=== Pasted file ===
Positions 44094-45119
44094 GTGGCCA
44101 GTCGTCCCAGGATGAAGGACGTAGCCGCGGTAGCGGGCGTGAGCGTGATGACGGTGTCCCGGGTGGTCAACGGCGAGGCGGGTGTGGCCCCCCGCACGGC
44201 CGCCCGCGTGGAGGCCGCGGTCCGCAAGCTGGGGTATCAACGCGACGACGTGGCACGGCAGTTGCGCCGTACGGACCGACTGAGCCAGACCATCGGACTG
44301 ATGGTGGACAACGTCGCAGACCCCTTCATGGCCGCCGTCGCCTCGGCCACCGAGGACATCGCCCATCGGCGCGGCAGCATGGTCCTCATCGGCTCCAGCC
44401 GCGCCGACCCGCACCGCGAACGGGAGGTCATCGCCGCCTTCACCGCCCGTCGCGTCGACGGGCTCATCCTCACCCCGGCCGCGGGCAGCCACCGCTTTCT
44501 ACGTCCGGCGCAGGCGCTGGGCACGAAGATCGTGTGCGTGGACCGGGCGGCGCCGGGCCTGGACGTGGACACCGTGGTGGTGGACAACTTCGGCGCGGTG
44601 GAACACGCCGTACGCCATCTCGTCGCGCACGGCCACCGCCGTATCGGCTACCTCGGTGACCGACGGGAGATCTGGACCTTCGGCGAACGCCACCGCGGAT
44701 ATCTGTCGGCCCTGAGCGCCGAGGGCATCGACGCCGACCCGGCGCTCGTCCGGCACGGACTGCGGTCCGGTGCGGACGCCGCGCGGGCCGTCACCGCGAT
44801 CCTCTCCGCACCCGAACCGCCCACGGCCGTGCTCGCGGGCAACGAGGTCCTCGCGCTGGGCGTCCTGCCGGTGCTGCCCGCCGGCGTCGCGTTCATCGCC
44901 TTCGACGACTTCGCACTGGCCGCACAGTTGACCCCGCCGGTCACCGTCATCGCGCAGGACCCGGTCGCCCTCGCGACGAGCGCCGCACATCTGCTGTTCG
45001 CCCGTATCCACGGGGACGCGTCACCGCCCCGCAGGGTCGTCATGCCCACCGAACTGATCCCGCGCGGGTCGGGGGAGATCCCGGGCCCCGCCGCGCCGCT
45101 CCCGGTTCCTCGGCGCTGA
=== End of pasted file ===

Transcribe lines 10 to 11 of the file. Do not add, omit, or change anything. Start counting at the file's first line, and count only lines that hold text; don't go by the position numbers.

44801 CCTCTCCGCACCCGAACCGCCCACGGCCGTGCTCGCGGGCAACGAGGTCCTCGCGCTGGGCGTCCTGCCGGTGCTGCCCGCCGGCGTCGCGTTCATCGCC
44901 TTCGACGACTTCGCACTGGCCGCACAGTTGACCCCGCCGGTCACCGTCATCGCGCAGGACCCGGTCGCCCTCGCGACGAGCGCCGCACATCTGCTGTTCG